Indigenous group condemns Saskatoon police over racial profiling allegation

A national indigenous organization is demanding that Saskatoon police publicly apologize to a man they say was him racially profiled by officers.

The Aboriginal Congress (CAP) said the story of William Favel, who says he was beaten up on a jaywalking allegation, is a clear example of police discrimination.

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Mann says Saskatoon police used force over jaywalking allegations

“Racial discrimination and profiling are in the blood in all police departments in this country,” said Kim Beaudin, vice chief of the CAP, on Tuesday during a press conference.

“It’s a daily struggle for our people. Every flip day. “

CAP’s press conference came after Global News first shared Favel’s story last month.

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The Métis man said there was a confrontation with police on April 2 along 20th Street West in Pleasant Hill.

Favel said he was walking down the street when a Saskatoon police SUV passed him three times before stopping in front of him. As Favel crossed the street, he said the officers followed him, so he took out his phone and started recording.

In the video, Favel can be heard telling the officers to flee. The police tell him to relax, resist the arrest, and put his hands behind his back.

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Mann says Saskatoon police used force over the jaywalking allegation

Mann says Saskatoon police used force over the jaywalking allegation – April 13, 2021

After the recording ended, Favel said police officers threw him to the ground, hit his knee in the head and handcuffed him on a jaywalking allegation.

“You have hurt me physically and mentally, emotionally and spiritually,” said Favel during the press conference on Tuesday. “You really ruined me.”

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The Saskatoon Police Service (SPS) previously said Global News officials tried to arrest the man for disability for refusing to provide his personal information for the jaywalking ticket. After giving his information, he was given the jaywalking ticket but no further fee. CAP wants the ticket to be withdrawn.

‘You go in the’ hood you’re a crook ‘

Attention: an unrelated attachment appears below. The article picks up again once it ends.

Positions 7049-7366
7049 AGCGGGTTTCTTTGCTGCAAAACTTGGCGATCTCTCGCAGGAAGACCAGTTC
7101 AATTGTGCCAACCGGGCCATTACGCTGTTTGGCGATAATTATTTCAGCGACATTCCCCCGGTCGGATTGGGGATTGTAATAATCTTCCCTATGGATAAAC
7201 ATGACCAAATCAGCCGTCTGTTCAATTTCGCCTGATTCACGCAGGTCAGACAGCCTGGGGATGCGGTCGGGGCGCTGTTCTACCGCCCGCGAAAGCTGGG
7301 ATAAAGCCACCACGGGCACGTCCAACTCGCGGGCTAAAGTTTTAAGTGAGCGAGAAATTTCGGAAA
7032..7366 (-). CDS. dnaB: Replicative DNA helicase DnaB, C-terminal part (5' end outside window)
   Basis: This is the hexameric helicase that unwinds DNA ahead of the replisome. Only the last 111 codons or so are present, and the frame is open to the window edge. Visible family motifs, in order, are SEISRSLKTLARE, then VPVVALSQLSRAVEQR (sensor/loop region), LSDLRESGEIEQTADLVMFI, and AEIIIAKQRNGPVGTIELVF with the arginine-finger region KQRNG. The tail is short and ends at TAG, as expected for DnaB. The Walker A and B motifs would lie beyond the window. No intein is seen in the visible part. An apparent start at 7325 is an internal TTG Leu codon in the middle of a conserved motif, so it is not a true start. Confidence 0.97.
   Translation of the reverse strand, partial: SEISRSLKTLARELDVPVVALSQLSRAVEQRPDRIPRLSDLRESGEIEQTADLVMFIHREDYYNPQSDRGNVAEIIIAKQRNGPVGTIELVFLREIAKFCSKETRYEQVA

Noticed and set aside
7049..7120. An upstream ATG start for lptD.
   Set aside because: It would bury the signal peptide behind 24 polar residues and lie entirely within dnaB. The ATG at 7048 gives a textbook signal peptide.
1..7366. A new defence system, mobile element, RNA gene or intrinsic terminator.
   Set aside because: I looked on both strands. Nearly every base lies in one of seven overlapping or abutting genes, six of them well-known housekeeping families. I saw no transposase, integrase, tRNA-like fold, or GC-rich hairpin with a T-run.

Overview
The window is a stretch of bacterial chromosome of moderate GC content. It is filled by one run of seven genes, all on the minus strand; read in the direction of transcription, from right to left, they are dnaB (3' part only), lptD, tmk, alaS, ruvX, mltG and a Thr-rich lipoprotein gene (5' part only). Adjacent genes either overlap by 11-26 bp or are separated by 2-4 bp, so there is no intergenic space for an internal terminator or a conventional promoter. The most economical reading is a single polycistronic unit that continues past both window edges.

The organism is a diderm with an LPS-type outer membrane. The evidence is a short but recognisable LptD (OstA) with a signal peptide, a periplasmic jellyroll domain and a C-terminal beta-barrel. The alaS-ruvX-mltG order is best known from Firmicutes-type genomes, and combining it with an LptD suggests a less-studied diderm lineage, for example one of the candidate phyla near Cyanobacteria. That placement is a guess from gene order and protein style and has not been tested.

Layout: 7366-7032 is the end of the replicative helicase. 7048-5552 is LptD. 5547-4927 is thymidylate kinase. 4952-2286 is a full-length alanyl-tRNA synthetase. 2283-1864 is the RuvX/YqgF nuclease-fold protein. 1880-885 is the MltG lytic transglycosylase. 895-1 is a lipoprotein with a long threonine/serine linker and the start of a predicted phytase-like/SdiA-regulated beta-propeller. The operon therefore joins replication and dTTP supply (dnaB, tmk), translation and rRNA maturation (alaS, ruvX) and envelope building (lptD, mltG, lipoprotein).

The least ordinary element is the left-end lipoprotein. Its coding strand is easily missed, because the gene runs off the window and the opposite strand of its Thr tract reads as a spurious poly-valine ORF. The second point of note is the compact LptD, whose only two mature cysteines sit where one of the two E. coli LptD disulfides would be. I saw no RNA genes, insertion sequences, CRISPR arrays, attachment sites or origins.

Favel said officers told him he was suspected of being in a gang for wearing a green hoodie.

CAP claims that the police stopped Favel because he was visibly of indigenous descent and “served the ticket to cover up their wrongdoing,” the organization said in a press release.

“Just because you walk in the hood makes you a crook, according to the police,” said Beaudin.

“We don’t need these types of officials roaming our streets, especially in the area where indigenous peoples live.” [and] Work.”

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CAP demands that the officers involved be suspended or removed from the street. The SPS said the officers were still on duty.

CAP also wants the SPS to cover the consulting costs for Favel and his family. The single father said his two sons, 17 and 24, feared for their safety after learning what happened.

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“I can’t tell you it’s okay because it’s not okay,” he said. “[Police] traumatized me, now they have traumatized my children. “

Favel said he had been followed by police several times in the past few weeks.

He has filed a complaint with the Saskatchewan Public Complaints Commission. The SPS said it was waiting for the results.

“This independent process is important and must be able to take place so that all the details are known before we respond,” said SPS chief Troy Cooper in an earlier statement.

“We also have a supervisor who checks files and an evaluation of the use of forces that takes place internally.”

–With Ryan Kessler’s files

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